As much as I love eating ice cream, the thought of making my own had never really occurred to me. I don’t have an ice cream maker and there’s no shortage of shops in the city, so why bother? But now that I have a food blog—and readers—I’m constantly looking for ways to expand my culinary horizons. Plus, I’ve noticed a lot of other bloggers making their own frozen treats, and when one of my favorites, Brown Eyed Baker, posted a recipe for mint chocolate chip, followed by another post on how to make it without any special equipment, I was sold on the project.
And, oh my, I am so glad I took on the task. The ice cream is rich and smooth and tastes as fresh as if I made it myself. Which I did! Truth be told, the first batch was not my best work. The flavor was there, but the texture was way too icy. I was on the phone with Christie the other day trying to figure out where I went wrong when I happened to mention that the custard mixture needed to be cooled with an ice bath—which I took to mean that I needed to pour a bunch of ice cubes into the custard to cool it down. That’s when Christie explained to me that an ice bath means that you place the entire bowl in another larger bowl filled with ice and water. Um, duh. How did this escape me, people? (Christie called it an “Amelia Bedelia” moment.) Which just goes to show you that no matter how much you cook, there is always something—often a no-brainer—that can trip you up in the kitchen. Armed with this new knowledge, I set out to make a second batch of the sweet stuff. This time, the custard chilled to the proper consistency and froze beautifully. I used David Leibovitz’s method to freeze and whip the custard into cream using a hand mixer and the result is below:
Mint chocolate chip is my favorite flavor, but pistachio is Johnny’s, so he’s requested that as my next attempt. I’ll post more pictures when I try it. In the meantime, if you have the time, I highly recommend trying this recipe. I think I will invest in the Kitchen Aid Ice Cream Maker attachment once I actually have the space to take my mixer out if its box and use it. While the hand method worked well, it takes a lot more time for the ice cream to be whipped between freezings. I’ve posted Brown Eyed Baker’s recipe below. Instead of chocolate chips, I chopped up a dark chocolate bar and stirred that into the mix. I also let the custard mixture chill in the refrigerator overnight.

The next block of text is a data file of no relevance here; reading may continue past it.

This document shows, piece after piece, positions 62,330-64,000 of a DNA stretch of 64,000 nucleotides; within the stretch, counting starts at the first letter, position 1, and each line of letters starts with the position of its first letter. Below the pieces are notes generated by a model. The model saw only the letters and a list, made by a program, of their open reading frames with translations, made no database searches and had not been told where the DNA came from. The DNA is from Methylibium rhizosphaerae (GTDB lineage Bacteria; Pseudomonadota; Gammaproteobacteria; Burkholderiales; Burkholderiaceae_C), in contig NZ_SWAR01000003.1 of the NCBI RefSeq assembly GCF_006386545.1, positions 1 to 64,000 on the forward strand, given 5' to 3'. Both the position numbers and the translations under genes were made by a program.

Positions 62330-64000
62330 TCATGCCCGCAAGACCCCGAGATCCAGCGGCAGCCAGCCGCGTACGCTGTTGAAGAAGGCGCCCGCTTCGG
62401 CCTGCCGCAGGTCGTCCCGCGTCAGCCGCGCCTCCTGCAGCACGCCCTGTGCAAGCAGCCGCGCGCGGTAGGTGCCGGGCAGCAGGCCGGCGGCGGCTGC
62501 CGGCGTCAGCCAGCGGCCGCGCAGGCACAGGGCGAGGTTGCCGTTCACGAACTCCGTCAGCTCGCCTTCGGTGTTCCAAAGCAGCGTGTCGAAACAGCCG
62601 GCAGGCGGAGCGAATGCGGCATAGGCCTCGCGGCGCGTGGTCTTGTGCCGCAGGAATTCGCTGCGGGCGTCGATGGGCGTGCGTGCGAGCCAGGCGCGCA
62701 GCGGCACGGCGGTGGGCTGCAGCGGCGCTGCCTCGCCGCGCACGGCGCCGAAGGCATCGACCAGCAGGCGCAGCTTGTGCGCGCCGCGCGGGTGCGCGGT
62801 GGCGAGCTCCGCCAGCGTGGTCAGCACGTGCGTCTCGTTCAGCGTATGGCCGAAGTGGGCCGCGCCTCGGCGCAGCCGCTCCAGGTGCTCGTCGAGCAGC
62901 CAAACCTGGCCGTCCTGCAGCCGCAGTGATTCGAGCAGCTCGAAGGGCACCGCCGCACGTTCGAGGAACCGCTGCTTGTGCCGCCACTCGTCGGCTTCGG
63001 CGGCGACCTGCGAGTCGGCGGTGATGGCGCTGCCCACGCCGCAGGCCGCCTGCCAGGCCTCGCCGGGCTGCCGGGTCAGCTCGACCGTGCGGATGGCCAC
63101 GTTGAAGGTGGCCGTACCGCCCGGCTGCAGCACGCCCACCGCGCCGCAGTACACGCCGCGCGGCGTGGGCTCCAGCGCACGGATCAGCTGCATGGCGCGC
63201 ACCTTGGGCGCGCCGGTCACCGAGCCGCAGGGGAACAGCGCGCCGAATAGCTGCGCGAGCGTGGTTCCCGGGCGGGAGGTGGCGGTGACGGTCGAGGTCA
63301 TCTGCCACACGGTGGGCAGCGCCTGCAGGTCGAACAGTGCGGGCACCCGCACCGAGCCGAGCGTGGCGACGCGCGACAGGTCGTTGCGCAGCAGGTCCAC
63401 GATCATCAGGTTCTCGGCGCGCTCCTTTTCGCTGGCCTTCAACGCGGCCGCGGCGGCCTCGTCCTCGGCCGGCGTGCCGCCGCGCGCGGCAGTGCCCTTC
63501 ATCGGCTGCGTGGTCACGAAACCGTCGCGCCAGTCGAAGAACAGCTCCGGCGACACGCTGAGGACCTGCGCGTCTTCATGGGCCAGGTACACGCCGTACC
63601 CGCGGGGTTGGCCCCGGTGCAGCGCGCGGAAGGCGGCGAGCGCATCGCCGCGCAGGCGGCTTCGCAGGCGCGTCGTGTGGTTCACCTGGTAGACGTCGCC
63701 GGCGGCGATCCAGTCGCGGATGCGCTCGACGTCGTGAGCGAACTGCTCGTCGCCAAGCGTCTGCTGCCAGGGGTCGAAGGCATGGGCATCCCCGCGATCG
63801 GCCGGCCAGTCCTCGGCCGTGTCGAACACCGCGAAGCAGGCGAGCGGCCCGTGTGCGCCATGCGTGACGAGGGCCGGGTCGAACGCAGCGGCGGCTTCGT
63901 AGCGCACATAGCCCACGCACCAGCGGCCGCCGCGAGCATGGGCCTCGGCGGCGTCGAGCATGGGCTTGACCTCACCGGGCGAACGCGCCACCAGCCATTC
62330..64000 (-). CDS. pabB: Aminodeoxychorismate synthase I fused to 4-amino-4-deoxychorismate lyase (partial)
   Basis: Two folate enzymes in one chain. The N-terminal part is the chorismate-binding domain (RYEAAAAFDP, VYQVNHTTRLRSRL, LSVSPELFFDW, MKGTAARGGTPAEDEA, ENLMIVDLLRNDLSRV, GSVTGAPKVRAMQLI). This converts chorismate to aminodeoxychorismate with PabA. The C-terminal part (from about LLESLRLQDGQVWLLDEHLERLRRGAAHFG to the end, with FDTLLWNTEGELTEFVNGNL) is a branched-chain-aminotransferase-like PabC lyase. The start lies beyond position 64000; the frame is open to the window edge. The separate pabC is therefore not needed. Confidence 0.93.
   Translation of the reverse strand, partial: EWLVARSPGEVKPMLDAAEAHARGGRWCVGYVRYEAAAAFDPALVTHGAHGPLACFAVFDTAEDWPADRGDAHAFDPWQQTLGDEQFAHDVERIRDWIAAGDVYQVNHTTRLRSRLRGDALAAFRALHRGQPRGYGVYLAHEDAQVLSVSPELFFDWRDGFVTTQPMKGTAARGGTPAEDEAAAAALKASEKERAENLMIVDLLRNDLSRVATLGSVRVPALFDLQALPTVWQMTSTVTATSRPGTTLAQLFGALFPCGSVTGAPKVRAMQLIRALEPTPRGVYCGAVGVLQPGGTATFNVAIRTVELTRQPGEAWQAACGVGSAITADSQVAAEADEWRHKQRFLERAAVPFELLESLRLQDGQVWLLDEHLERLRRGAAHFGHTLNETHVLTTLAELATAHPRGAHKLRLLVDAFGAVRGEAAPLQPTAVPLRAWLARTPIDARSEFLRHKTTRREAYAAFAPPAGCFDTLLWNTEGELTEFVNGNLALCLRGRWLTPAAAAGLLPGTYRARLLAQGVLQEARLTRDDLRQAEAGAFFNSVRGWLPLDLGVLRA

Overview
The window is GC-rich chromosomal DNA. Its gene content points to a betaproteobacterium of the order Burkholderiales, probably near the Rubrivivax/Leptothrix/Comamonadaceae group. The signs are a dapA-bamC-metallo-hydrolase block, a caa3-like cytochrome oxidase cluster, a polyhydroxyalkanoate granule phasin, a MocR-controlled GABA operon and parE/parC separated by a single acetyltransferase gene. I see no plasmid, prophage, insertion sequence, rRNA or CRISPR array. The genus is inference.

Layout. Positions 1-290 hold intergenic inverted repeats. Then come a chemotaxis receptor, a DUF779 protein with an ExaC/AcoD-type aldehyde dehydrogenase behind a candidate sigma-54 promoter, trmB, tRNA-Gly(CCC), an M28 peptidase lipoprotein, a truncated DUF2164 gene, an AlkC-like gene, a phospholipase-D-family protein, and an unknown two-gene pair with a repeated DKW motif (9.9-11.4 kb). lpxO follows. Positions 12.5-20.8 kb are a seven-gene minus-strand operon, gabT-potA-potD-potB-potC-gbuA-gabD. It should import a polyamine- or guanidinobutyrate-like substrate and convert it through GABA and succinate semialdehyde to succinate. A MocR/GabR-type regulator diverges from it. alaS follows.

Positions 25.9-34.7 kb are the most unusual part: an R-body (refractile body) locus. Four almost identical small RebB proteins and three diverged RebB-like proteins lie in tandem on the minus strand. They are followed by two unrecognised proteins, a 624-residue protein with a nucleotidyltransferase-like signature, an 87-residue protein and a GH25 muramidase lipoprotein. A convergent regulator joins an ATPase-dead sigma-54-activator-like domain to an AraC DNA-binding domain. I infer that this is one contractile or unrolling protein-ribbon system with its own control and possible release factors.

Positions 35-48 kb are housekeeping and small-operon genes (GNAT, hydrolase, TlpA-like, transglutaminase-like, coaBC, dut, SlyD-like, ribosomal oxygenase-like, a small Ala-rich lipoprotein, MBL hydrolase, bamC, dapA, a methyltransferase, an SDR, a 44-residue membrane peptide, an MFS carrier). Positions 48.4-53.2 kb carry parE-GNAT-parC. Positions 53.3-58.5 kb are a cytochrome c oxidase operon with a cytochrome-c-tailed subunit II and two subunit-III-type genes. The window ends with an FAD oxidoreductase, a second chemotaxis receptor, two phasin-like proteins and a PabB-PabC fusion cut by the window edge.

Mint Chocolate Chip Ice Cream
2 cups heavy cream, divided
1½ cups whole milk
¾ cup granulated sugar
Pinch of salt
4 egg yolks
1 teaspoon vanilla extract
1½ teaspoons mint extract
3 drops green food coloring (optional)
½ cup chocolate chips
1. Warm 1 cup of the heavy cream, whole milk, granulated sugar and pinch of salt in a medium saucepan over medium-low heat, stirring occasionally, until the sugar dissolves.
2. Pour the remaining 1 cup of heavy cream into a large bowl and set a mesh strainer on top. In a separate medium bowl, whisk together the egg yolks. Slowly pour the warm mixture into the egg yolks, whisking constantly, then scrape the warmed egg yolks back into the saucepan.
3. Stir the mixture constantly over medium heat with a heatproof spatula, scraping the bottom as you stir, until the mixture thickens and coats the spatula (if using a thermometer, it should be right around 170 degrees F). Pour the custard through the strainer and stir it into the cream. Add the vanilla and mint extracts and the food coloring (if using), and stir until cool over an ice bath.
4. Chill the mixture thoroughly in the refrigerator (preferably overnight). Churn according to your ice cream maker’s directions, adding the chocolate chips during the last 5 minutes of churning.